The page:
If browsers adopt a pay model, Mozilla may have an edge.
“Paid browsers are the future, and Firefox might offer a better deal than Chrome,” says the headline of a Digital Trends article earlier this week.
The article talks about how Google’s recent blocking of adblockers to free users is a sign that we are indeed living in a world where nothing is free and there’s always a price to be paid for something that is better than average. The digital world has been shifting recently, with many of its sectors increasingly turning towards a ‘pay-to-[do this]’ model. As proven by Google’s recent move, this now includes even internet browsers.
But if Digital Trends is correct and paid browsers are indeed the future, then perhaps they are also right in saying that Mozilla Firefox is handling the shift much better than its bigger rival.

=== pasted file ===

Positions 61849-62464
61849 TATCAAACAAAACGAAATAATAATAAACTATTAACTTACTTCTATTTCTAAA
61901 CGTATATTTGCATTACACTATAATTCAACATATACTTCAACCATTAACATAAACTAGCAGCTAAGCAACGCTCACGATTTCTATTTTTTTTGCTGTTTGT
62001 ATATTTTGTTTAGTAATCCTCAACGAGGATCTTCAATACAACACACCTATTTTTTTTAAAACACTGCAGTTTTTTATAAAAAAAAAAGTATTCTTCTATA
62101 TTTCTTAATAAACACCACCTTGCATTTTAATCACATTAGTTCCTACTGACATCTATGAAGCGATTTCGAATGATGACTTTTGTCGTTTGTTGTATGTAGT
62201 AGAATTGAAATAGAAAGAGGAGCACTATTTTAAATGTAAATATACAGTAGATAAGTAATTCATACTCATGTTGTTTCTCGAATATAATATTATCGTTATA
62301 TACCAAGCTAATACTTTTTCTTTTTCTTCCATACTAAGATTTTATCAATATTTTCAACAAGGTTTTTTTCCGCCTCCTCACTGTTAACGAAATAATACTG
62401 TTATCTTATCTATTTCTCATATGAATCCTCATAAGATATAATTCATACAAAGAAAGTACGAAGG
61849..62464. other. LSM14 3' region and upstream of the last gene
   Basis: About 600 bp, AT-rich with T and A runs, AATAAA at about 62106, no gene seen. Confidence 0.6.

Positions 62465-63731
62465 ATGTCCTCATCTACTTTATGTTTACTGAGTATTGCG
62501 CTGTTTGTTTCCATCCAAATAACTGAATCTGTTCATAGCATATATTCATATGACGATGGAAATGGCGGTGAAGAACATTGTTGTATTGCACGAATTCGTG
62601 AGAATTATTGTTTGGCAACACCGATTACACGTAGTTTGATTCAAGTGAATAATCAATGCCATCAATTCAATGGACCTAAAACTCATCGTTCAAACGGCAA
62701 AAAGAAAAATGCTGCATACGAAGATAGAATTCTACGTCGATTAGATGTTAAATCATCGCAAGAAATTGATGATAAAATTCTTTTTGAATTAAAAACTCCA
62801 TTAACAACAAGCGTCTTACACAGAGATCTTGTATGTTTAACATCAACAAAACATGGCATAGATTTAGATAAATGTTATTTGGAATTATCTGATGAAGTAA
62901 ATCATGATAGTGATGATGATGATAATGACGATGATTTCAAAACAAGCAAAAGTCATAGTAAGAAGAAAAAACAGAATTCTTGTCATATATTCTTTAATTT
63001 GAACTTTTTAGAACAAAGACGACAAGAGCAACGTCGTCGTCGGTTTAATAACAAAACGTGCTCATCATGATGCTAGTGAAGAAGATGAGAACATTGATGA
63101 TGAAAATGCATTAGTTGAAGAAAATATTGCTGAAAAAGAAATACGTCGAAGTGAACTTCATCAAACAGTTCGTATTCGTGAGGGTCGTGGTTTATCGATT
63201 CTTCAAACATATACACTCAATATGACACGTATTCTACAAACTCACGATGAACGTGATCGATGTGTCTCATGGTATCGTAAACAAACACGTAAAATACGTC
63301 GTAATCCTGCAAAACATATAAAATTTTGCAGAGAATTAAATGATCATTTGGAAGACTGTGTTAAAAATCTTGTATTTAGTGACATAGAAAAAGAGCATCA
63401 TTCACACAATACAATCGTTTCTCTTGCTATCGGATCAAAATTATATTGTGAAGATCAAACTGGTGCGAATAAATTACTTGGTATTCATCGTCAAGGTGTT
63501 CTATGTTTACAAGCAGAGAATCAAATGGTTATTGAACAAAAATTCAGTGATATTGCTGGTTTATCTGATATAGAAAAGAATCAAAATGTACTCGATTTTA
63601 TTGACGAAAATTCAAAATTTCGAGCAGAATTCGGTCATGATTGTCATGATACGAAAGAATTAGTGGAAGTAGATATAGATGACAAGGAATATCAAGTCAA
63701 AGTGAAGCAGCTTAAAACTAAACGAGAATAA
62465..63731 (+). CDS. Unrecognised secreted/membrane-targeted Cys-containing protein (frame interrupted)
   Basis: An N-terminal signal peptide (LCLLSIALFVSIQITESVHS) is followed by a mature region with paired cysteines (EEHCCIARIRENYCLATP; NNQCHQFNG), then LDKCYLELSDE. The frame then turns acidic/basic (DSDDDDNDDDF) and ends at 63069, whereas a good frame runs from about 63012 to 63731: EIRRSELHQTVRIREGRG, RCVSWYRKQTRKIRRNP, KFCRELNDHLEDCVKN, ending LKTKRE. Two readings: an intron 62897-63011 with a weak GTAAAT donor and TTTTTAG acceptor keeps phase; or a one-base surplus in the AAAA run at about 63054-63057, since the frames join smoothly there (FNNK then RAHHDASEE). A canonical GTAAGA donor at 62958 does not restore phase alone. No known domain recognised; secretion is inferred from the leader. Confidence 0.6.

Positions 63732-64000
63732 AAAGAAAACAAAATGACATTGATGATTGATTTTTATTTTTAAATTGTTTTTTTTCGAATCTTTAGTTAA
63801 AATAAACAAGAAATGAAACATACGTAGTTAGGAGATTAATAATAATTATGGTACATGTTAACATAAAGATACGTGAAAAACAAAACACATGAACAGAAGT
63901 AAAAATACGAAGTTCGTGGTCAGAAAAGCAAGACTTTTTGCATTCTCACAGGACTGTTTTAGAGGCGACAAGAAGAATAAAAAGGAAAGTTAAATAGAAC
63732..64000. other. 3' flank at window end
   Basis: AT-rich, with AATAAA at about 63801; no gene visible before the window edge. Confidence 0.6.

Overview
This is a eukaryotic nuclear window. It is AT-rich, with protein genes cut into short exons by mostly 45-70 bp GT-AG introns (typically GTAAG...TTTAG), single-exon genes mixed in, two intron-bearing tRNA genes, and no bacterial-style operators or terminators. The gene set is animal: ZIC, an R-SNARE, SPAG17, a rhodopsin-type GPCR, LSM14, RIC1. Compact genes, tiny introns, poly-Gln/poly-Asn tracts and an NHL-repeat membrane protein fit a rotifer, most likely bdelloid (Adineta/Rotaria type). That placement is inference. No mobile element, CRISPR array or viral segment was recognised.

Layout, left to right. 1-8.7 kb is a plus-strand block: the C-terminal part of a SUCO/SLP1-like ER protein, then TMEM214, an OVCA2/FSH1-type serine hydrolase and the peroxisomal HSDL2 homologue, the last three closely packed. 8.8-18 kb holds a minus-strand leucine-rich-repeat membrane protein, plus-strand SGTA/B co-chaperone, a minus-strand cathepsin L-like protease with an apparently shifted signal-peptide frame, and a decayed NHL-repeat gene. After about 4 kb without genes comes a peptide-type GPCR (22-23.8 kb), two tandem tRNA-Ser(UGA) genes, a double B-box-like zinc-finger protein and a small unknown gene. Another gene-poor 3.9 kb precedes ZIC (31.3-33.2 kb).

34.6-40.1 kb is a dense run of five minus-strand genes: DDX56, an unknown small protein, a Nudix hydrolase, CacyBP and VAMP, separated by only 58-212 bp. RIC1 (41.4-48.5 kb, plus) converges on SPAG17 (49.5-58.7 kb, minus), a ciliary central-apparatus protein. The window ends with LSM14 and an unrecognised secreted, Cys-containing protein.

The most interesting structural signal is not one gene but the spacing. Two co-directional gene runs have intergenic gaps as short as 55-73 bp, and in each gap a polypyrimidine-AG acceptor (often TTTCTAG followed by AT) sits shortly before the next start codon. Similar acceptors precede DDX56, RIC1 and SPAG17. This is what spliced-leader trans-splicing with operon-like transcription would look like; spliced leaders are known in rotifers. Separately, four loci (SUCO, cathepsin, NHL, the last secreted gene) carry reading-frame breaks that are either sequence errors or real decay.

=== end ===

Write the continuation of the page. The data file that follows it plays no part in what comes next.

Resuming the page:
Unlike Google, who has basically given its users no other choice than to accept ads or upgrade to a G Suite plan that costs at least $6 a month, Mozilla is instead charging separately for each unique feature. The Firefox browser itself is still 100% free, but users can pay to unlock special browser features like ad-blocking and VPN bandwidth access.
According to Mozilla CEO Chris Beard, the company has no plans to take away the free aspects of Firefox from its users. “Now, we still want to make it clear: There is no plan to demand money which is now free of charge for things. So, we will roll out a subscription service and offer a premium level.”